I love watching their arms reaching down for the rich brown, wet, primordial muck at the edge of the bay, their fingers outstretched with dark brown tips almost like nipples, yearning to be sucked into the wet earth. They are longer every time I visit, visibly showing their increasing fervor for the brackish back bay water.  These are the Red Mangroves, whose intimacy with the edge of the seawater is that of a fiercely protective mother.

When we decided to come to Florida for two months this winter, I knew I would miss my West Virginia forests. But here in Florida, the mangroves have pulled on my heartstrings, and as mothers of all types know, there is always room for more love.   From afar, as we zoom over the causeway to the island, the mangrove forests just look like green bushes on the edges of the bay.  Once there, I can only see the mangrove preserves from their back side along the road showing an impenetrable wall of green.  After entering a preserve area, however, there are boardwalks that have been built into the heart of these magical mangrove forests to provide access for humans so that we can be with them up close and personal, something we could not do easily otherwise.  And the Florida winter is the most pleasant time for humans to visit the mangroves – not hot, buggy, or muggy. 

These mothering mangroves, that hug the warm seacoasts of the world, are sometimes called walking trees because, well, they rather look like they are walking.  Their jumble of “prop” roots extend over each other, every which way, making for quite an entanglement that does a good job of keeping people out while providing lots of hidey places for many types of fish, insects, crabs; birds, like herons and cormorants; reptiles, invertebrates, and untold amounts of microorganisms, algae and fungal life.  It is quite a glorious party!

Literally weaving the sea and the edges of the land together in a three-dimensional mothering web, the roots look like they are hugging each other.  They reach down through layers of decayed and rotten plants and animals and microbes, recreating all the dead matter, the dead ancestors, into new life.  Having recently read Entangled Life by Merlin Sheldrake, these mangrove roots look like I imagine the almost microscopic mycelium must look if we could see the full extent of them with the naked eye.   And surely the mycelium are thick in the mangrove!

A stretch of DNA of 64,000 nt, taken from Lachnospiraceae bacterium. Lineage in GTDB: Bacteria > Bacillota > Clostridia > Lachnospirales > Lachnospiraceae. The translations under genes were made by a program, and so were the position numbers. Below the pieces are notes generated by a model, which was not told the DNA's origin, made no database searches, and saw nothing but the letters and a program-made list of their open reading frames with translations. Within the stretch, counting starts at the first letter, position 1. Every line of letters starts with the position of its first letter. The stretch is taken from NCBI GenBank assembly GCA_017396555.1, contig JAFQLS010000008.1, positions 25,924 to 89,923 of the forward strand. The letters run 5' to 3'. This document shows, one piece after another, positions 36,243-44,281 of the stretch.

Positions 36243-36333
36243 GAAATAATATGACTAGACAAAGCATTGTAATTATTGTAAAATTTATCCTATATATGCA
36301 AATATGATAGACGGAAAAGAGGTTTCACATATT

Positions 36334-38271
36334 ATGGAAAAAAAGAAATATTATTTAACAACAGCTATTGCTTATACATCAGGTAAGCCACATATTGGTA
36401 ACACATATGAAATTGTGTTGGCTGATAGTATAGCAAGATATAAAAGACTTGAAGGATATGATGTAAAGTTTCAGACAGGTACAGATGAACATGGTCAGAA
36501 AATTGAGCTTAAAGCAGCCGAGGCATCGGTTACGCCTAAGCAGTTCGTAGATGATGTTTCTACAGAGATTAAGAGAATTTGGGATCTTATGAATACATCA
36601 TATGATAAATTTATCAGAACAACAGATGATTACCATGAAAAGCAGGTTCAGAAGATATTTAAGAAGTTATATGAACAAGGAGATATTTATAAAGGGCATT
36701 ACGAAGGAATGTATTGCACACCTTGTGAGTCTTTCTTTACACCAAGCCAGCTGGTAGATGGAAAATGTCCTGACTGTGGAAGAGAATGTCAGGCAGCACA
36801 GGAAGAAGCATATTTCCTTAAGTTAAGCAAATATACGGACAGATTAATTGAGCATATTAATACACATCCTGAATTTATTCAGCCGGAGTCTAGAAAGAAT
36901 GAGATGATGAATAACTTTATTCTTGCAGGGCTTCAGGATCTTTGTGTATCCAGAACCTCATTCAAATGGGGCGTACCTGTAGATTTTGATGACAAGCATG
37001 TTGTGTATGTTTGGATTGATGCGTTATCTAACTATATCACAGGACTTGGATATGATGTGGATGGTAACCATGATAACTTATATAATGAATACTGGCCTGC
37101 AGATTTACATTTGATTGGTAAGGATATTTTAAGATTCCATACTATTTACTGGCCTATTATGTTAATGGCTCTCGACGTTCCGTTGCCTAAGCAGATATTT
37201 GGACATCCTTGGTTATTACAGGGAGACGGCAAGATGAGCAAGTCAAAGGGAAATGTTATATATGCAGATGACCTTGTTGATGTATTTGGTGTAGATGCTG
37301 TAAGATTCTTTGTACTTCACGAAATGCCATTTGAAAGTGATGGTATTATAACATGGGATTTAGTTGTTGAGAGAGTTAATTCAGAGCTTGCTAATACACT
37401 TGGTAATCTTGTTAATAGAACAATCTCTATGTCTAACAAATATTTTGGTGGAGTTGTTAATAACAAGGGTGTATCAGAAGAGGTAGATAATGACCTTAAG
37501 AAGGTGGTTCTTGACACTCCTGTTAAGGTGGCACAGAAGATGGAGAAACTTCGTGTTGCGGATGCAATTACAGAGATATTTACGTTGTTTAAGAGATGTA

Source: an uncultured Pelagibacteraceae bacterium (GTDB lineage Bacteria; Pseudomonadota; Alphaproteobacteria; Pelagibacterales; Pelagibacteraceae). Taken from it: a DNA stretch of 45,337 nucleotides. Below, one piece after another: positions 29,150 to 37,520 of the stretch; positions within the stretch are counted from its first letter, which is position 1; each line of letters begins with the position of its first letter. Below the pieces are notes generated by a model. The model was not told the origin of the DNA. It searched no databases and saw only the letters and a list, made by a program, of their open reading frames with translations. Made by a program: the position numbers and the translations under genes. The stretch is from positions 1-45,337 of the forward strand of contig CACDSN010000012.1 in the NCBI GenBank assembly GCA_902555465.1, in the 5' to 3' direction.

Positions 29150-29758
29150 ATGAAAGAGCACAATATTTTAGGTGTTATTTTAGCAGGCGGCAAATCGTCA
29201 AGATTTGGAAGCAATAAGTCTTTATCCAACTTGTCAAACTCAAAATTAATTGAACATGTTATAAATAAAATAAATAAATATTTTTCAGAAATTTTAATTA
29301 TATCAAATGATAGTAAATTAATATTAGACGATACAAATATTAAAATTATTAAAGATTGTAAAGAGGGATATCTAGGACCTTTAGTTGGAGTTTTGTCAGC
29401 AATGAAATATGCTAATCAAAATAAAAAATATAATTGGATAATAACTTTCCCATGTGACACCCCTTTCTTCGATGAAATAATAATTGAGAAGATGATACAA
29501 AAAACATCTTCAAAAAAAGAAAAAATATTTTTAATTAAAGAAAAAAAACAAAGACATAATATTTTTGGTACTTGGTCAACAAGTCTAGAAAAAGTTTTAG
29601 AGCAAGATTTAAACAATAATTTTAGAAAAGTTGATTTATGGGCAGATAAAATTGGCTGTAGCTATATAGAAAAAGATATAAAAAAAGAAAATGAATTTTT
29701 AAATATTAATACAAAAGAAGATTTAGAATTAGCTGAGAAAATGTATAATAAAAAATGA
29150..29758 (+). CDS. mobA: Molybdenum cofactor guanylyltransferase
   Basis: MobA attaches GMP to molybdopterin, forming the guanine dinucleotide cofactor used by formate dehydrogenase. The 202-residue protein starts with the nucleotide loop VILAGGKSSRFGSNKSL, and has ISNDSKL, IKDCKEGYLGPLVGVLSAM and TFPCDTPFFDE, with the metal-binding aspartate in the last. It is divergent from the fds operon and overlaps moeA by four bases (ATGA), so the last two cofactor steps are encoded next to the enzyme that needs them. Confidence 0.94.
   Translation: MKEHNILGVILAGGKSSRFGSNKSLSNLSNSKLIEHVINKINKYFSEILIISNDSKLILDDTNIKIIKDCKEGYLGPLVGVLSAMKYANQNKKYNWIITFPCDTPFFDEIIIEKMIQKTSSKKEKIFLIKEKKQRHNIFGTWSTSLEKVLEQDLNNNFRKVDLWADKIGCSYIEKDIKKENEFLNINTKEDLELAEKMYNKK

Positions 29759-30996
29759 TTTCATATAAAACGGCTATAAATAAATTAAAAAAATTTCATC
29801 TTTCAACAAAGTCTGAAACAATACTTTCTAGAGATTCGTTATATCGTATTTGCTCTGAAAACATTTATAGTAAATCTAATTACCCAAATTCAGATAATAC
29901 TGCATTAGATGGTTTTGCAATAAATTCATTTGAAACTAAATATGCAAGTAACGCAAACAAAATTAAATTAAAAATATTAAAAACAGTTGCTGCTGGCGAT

The prop roots of the Red Mangrove also look like the branches of a lung, which is quite appropriate because these roots do literally breathe for the tree’s roots below the ground that can’t breathe for themselves in the waterlogged soil.  And they are breathing for all of us, literally, as they pull carbon out of the air, and the habitat they create becomes a breathing space for all the different life they protect.   I love seeing them as lungs, Mother lungs breathing for us. 

Our human lungs love breathing in the salt air, and it must be the same for mangroves.  But the mangroves actively live IN the salt.    This adaptive genius, the mangrove, has figured out how to live in the harshest of environments – saltwater and waterlogged muck, subject to the whims of the waves and winds and tides.   She has learned to thrive where few other plants can. She knows her boundaries and when to close the door to the salt. 

Until recent decades when we humans learned that mangroves are key to seacoast ecosystems, and that they protect our coasts from erosion, wave action, hurricanes and other threats, mangroves were considered useless and were destroyed at random. They were looked at as gnarled and impenetrable.  While they are now increasing in Florida, due to environmental protection laws and warming climates that allow them to grow farther north, worldwide they have decreased 35% in just the last 10 years.  One big destroyer of mangroves is shrimp farming.  These shrimp farms feed the American average of 4 pounds of shrimp per person per year, totaling over one billion pounds of shrimp for the United States, and 90 percent of it comes from shrimp farms in southeast Asia and Central America.  Do we really need to eat shrimp when we don’t live near the sea?

Mangroves are WILD, unmanageable, and not hospitable to “normal” human habitat, and that is their beauty.  They are connected to the earth and are of the earth in wild uncontrollable ways that we desperately need more of.  We need their tenacity, their wildness, their ability to adapt to the edges, to environments that most no one else is interested in.  They have so much to teach us about survival, starting with the need for deeply interwoven relationships with all the life around us. 

I hear the Mother Mangroves say: “Breathe. Breathe with Me.”   And as I watch those prop roots that are literally breathing, I say “YES, thank you, I will breathe with you”. 

3 thoughts on “Breathe

  1. Joseph Wollenberger

    I love the mangroves. Joe W

    On Fri, Feb 26, 2021 at 8:39 AM This Sacred Life wrote:

    > Mary Porter Kerns posted: ” I love watching their arms reaching down for > the rich brown, wet, primordial muck at the edge of the bay, their fingers > outstretched with dark brown tips almost like nipples, yearning to be > sucked into the wet earth. They are longer every time I visit, v” >

  2. pamgrady

    I love the msagroves too. I loved reading you essay and learning more about them. I am pretty sure it is their seed pods or maybe it is their fingers I find on the beach when I am at New Smyrna Beach. They wash in from the Indian River area.

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